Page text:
Objective: Chiropractors frequently treat lumbar disc pathology in practice, but typically in adult patients. This case involves a 16-year-old gridiron football player diagnosed with an L5 disc herniation associated with sacroiliac joint dysfunction, spina bifida occulta and knife-clasp syndrome. Clinical Features: A 16-year-old high school football player with a history of chronic low back pain and multiple traumas sought care for his chronic low back pain. Radiographic examination showed a non-union at S1, and MRI examination showed a disc herniation at L5-S1. Diagnosis was lumbar disc herniation with spina bifida occulta and knife-clasp syndrome. Intervention and Outcome: The patient was managed with chiropractic care over a period of 24 weeks. Flexion-distraction manipulation was utilized, along with physical therapy modalities and core-strengthening exercises. On re-evaluation his condition was significantly improved. Because of this diagnosis, he and his parents questioned the safety of sports participation and whether or not he would qualify for a military career; we therefore explored sports participation and career advice. Conclusion: This case describes chiropractic management of an adolescent with a constellation of conditions not usually seen in this age group. Information is provided on how to advise patients about the possibility of serious injury during sports participation as well as potential military career choices based on this diagnosis.
Rollinson S.W.,Morris College
American Biology Teacher | Year: 2012
The growth of a pine tree is examined by preparing "tree cookies" (cross-sectional disks) between whorls of branches. The use of Christmas trees allows the tree cookies to be obtained with inexpensive, commonly available tools. Students use the tree cookies to investigate the annual growth of the tree and how it corresponds to the number of whorls on the tree. Heightdiameter and heightage relationships are also investigated. While aimed at high school classes, the procedure can be adapted for younger students. © 2012 by National Association of Biology Teachers. All rights reserved.
Dybas J.M.,Morris College |
Fiser A.,Morris College
Proteins: Structure, Function and Bioinformatics | Year: 2016
Structure conservation, functional similarities, and homologous relationships that exist across diverse protein topologies suggest that some regions of the protein fold universe are continuous. However, the current structure classification systems are based on hierarchical organizations, which cannot accommodate structural relationships that span fold definitions. Here, we describe a novel, super-secondary-structure motif-based, topology-independent structure comparison method (SmotifCOMP) that is able to quantitatively identify structural relationships between disparate topologies. The basis of SmotifCOMP is a systematically defined super-secondary-structure motif library whose representative geometries are shown to be saturated in the Protein Data Bank and exhibit a unique distribution within the known folds. SmotifCOMP offers a robust and quantitative technique to compare domains that adopt different topologies since the method does not rely on a global superposition. SmotifCOMP is used to perform an exhaustive comparison of the known folds and the identified relationships are used to produce a nonhierarchical representation of the fold space that reflects the notion of a continuous and connected fold universe. The current work offers insight into previously hypothesized evolutionary relationships between disparate folds and provides a resource for exploring novel ones. © 2016 Wiley Periodicals, Inc.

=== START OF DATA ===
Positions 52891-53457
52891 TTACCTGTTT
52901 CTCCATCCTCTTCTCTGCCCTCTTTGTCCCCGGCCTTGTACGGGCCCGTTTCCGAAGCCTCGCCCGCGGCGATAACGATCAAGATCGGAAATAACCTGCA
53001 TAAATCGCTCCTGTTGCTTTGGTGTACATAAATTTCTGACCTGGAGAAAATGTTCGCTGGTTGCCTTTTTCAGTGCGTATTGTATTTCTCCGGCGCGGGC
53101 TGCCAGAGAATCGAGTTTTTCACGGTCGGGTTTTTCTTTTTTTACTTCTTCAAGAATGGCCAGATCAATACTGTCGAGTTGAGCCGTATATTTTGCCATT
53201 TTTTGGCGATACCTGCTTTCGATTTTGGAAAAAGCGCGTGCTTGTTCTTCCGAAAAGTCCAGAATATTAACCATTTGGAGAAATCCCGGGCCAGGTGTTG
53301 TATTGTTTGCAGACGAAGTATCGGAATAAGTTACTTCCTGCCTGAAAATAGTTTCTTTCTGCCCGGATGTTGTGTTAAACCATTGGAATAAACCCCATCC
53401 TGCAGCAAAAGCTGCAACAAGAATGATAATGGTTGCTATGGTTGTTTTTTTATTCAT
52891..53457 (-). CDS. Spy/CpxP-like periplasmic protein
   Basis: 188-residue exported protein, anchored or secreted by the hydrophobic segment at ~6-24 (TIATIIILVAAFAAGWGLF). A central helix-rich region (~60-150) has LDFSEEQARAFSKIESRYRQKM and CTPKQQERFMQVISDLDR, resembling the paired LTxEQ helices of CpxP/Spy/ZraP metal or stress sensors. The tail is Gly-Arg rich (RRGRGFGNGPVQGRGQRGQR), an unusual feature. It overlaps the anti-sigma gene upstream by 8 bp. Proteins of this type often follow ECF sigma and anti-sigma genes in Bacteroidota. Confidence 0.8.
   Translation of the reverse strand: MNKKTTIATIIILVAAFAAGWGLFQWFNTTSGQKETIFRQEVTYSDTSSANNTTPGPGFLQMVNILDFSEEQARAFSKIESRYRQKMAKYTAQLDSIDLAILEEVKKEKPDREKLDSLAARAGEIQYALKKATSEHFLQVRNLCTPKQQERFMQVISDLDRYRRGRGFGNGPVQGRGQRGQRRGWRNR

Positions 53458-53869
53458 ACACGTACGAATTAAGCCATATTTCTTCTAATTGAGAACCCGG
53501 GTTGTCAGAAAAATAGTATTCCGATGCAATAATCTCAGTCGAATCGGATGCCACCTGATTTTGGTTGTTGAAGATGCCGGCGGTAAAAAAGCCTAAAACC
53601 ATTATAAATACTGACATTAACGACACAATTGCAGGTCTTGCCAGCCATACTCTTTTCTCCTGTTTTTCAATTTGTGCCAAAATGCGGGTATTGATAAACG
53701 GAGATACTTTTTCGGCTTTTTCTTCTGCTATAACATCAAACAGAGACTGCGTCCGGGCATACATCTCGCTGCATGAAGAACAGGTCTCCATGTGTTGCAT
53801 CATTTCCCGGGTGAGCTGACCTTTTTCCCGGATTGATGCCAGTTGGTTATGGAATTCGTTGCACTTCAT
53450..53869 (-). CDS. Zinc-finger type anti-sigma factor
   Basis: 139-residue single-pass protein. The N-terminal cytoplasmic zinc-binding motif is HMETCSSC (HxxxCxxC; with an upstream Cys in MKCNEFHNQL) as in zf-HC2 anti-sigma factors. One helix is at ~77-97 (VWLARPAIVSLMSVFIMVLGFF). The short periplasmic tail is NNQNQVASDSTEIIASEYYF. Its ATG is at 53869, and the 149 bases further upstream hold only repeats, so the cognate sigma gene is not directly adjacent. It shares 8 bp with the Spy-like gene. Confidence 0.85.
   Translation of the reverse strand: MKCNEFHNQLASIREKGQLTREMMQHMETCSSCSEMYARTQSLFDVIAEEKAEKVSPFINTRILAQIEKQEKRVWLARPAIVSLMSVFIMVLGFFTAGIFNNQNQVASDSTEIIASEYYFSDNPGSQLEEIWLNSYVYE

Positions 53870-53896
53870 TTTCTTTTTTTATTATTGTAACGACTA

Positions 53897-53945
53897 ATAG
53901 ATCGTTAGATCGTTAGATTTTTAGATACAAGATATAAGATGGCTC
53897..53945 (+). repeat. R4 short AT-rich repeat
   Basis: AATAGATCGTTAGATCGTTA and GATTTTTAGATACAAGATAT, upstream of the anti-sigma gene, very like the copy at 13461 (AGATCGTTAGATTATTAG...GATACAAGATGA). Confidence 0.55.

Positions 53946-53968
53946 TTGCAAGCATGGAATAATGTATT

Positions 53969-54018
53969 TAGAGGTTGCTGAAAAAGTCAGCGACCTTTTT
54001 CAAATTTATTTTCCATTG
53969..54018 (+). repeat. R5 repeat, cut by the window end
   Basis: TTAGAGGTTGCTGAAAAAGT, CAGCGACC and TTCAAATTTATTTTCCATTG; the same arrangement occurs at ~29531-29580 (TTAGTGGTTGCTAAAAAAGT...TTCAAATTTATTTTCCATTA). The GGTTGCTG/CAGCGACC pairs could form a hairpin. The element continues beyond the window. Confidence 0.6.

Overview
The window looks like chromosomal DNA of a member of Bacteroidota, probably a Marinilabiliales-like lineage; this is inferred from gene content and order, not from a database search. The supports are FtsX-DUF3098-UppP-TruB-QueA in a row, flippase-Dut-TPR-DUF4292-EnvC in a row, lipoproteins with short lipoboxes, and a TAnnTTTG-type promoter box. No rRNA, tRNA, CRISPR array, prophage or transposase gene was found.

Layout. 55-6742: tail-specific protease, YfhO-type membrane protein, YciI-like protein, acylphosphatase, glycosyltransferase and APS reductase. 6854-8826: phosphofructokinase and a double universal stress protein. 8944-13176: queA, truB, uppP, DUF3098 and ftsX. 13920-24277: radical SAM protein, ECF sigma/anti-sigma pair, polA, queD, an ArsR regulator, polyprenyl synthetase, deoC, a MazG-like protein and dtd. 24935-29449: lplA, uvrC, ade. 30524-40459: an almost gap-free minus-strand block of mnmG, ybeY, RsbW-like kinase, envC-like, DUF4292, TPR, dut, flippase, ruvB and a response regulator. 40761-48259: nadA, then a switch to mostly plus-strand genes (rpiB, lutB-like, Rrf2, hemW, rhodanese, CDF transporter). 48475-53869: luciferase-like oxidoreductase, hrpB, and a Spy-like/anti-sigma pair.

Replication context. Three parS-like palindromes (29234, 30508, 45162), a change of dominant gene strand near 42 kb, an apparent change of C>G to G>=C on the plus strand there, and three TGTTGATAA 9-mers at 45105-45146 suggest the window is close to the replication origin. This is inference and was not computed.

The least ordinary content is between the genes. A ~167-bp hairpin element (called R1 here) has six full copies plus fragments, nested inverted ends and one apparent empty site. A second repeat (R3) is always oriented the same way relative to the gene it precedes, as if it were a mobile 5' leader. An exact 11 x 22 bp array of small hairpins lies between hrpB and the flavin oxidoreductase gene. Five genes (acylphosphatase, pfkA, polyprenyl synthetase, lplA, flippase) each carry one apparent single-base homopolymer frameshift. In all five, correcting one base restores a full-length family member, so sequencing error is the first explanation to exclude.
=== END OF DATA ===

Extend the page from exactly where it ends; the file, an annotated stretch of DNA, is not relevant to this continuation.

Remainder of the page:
Agency: NSF | Branch: Standard Grant | Program: | Phase: ADVANCED TECH EDUCATION PROG | Award Amount: 200.00K | Year: 2014
The Pathways of Applied Career Experience (PACE) Science Program provides opportunities for students enrolled in the Biotechnology and Chemical Technology programs to complete internships and other applied industry experiences to supplement student learning. Partnerships with Industry Alliance Committee members are increasing student internship offerings and utilizing industry feedback to align key courses with industry needs and therefore establishing a feedback mechanism that continually improves student outcomes. Increasing internship participation rates for all students and aligning key courses with industry needs contributes highly trained entry-level employees into the local technology economy. The PACE program addresses students in need of remediation and improves the retention of all students by using Process Oriented Guided Inquiry Learning (POGIL) activities in selected courses. POGIL activities engage students in higher levels of thinking and collaborative group learning. It is a proven pedagogy that promotes many skills employers seek: teamwork, communication, problem solving, strong work ethic, analytical approach, taking initiative, critical thinking and time management. By implementing POGIL, technology students are more active in their learning and are better equipped with useful skills to enter the workforce. The PACE Science Program allows CCM to meet the needs of the STEM economy and the alliance with local industries demonstrates the success of the project by the number of prepared technicians produced and successfully employed.
Lipton R.B.,Morris College
CONTINUUM Lifelong Learning in Neurology | Year: 2015
Purpose of the Review: This review focuses on patients withmigrainewho frequently use acute medications. Recent Findings: Chronic migraine and medication-overuse headache are common in the general population and often coexist. According to new diagnostic criteria, both diagnoses can be made for an individual patient. Evidence is slowly emerging on the most appropriate management approach for both disorders. Summary: Although the relationship of the primary headache disorder and the pattern of overuse varies, medication-overuse headache is a secondary disorder attributable to the overuse of acute medications. While distinguishing chronic migraine and medication-overuse headache may not always be possible, treatment approaches are similar for the two disorders. © 2015, American Academy of Neurology.